Protection of Life During Pregnancy offers no new rights

About The Author

Fiona Ryan & Laura Fitzgerald are members of the Socialist Party and activists with ROSA (for Reproductive rights, against Oppression, Sexism & Austerity) www.rosa.ie
Almost immediately after the Protection of Life During Pregnancy came into effect, both the Irish College of General Practitioners and the College of Psychiatrists expressed concern regarding their members carrying out abortions under the terms of the bill, with the College of Psychiatrists going further to suggest to its members not take part in the review panels where the sincerity of pregnant women expressing suicidal thoughts are judged by panel consisting of an obstetrician and two psychiatrists.

The law passed by the Government was woefully inadequate and was an utter concession to the anti-choice lobby. Legislation for specific circumstances is not only insulting to the freedom of women in general but also problematic in practice.  Until the repeal of the eighth amendment, no woman in Ireland can expect the guarantee of the full medical treatment she deserves. The fact that any woman in a situation in which pregnancy is a factor in their suicidal thoughts, will in reality, not be in a position to access an abortion in Ireland despite this being the central tenet of the X Case, shows that nothing has really changed. The despicable right wing TDs in the Dail farcically wrestling with their conscience during last year’s Dail debate because of their moral concern with saving pregnant women’s lives, not only have warped conscience but also are emblems of the backwardness of the Irish political establishment.

Ireland does not stand alone in having to endure the implementation of regressive legislation, despite overall attitudes trending towards being increasingly open and supportive of a woman’s right to choose.  Spain has seen the introduction of legislation that would remove abortion as it currently stands and instead impose a draconian roll back that restricts terminations when a woman’s life is in danger and only on the authority of two medical professionals. This legislation would also remove the right to terminate for fatal foetal abnormalities, which has been legal in Spain for three decades.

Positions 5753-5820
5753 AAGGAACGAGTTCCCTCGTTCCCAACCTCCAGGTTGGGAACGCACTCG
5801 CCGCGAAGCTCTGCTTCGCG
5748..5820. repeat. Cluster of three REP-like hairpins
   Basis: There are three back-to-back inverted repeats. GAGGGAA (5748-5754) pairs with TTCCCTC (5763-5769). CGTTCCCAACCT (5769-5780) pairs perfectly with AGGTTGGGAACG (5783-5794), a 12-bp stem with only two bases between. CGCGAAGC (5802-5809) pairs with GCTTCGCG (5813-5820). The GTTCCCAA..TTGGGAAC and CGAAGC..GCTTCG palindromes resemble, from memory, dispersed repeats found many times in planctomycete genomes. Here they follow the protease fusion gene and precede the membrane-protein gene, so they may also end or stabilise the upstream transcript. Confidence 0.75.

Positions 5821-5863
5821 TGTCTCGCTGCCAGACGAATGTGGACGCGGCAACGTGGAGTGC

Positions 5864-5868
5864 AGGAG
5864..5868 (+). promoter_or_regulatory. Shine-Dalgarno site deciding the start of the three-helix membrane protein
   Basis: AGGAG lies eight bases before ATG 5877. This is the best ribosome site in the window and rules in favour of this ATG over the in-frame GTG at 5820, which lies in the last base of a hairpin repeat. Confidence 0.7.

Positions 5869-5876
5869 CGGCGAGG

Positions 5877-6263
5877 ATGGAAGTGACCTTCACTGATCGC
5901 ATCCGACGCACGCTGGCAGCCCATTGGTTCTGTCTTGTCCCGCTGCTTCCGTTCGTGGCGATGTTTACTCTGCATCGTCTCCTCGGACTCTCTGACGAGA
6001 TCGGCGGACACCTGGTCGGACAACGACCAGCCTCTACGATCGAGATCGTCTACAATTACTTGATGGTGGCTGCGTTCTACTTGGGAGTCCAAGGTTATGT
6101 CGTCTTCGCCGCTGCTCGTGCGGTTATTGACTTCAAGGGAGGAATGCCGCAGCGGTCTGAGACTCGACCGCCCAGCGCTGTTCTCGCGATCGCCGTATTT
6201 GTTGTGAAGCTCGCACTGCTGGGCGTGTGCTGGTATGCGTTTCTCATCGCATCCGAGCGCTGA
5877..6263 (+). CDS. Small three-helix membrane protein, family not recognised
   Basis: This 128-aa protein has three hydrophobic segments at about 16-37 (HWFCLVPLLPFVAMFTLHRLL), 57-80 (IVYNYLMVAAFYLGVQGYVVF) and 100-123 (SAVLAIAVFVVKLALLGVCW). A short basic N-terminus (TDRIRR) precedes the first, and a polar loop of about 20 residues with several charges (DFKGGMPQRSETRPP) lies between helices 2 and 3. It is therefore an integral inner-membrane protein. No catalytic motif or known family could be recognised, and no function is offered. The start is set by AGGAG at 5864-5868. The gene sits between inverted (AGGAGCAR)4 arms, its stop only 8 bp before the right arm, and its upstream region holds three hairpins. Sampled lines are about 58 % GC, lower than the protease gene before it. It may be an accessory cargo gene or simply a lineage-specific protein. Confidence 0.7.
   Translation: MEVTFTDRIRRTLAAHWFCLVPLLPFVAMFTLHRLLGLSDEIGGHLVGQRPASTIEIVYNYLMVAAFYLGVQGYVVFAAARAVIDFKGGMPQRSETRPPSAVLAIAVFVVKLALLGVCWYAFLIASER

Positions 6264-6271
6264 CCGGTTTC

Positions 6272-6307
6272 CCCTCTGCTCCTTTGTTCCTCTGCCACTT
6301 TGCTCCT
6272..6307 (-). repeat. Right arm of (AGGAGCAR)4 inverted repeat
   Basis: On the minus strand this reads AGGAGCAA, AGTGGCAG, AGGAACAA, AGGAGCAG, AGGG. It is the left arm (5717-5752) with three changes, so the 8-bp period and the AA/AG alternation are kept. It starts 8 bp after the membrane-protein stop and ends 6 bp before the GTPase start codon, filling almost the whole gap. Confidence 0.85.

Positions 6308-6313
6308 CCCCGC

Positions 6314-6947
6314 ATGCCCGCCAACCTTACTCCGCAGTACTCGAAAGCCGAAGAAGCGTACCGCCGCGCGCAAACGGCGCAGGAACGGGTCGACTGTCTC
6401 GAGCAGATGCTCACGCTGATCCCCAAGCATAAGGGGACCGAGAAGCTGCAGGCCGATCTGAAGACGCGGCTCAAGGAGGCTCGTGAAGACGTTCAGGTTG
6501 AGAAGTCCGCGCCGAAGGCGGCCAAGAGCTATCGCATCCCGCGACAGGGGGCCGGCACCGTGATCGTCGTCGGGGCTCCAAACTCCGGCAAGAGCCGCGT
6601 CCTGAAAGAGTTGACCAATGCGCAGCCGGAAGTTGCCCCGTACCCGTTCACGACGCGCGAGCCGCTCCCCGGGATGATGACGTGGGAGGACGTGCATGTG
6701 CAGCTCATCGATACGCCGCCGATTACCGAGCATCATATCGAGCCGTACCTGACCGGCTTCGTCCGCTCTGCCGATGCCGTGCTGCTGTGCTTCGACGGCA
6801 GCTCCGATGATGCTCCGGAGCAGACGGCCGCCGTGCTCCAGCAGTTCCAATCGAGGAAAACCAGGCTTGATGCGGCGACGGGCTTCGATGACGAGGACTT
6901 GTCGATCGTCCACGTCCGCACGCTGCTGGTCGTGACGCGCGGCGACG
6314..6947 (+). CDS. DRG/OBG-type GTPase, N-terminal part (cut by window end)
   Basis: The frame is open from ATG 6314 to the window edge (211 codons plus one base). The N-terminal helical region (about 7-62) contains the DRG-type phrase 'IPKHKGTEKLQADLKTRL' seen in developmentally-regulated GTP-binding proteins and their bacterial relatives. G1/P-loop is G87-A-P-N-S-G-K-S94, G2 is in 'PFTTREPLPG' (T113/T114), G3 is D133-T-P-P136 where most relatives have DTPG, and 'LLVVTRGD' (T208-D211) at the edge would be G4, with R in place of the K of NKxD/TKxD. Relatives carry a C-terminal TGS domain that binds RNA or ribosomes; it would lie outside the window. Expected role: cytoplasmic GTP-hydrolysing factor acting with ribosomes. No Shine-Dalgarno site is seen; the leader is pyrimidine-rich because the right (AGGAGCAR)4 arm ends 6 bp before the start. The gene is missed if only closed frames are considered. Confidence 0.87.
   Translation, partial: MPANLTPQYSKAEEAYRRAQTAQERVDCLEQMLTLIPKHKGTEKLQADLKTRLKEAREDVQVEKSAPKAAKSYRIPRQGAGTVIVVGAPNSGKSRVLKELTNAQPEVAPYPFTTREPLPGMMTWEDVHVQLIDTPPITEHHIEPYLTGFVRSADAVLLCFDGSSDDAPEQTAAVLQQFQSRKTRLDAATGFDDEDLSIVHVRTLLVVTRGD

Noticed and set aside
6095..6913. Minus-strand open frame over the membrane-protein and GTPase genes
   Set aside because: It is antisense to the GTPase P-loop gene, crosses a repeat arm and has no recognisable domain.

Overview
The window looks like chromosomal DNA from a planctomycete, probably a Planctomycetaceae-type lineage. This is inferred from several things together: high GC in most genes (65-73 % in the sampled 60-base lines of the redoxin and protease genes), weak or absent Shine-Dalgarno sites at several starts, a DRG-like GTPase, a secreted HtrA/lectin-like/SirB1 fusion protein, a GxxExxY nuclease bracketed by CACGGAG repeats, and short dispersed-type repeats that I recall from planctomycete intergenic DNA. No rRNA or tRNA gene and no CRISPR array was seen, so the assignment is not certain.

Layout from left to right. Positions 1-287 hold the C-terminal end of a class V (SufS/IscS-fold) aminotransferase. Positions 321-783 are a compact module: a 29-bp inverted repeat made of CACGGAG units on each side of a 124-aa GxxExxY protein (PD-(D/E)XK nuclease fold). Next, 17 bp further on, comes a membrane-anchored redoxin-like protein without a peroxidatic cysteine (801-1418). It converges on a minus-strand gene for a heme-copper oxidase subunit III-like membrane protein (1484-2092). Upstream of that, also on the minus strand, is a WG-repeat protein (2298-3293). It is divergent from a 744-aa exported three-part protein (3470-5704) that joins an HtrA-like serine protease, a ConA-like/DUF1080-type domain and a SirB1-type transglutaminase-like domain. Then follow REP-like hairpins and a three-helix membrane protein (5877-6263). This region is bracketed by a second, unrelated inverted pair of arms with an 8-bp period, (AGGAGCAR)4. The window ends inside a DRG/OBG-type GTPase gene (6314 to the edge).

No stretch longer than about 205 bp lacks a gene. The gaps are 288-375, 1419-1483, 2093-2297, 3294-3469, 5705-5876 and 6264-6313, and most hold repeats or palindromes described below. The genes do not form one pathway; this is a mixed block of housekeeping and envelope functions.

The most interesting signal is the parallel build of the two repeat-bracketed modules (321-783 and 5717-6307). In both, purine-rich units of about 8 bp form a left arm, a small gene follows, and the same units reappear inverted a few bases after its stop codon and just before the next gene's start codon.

The viciousness of this attack on women has resonated strongly and the Spanish government now finds itself fighting against a movement that refuses to accept their reactionary attacks on women’s right to choose. Nonetheless, the rollback of abortion rights in Spain after it was implemented with popular support  only a few short years ago, illustrates the reactionary nature of the capitalist system, particularly in the era of austerity where not only living standards are gravely threatened, but overall social gains and rights alongside it.

In Ireland we need a broad, mass campaign of pressure and protest to demand the right to a referendum to repeal the eighth amendment.

Furthermore, the building of a strong, secular, pro-choice and anti-austerity, left-wing movement, alternative and political force is a necessary ingredient in the quest to fundamentally and finally separate the Church and State in this country, an essential aspect of the abortion rights movement’s goal for the protection of women’s lives, health, rights and choices, and something that none of the major political parties of the establishment are willing to do.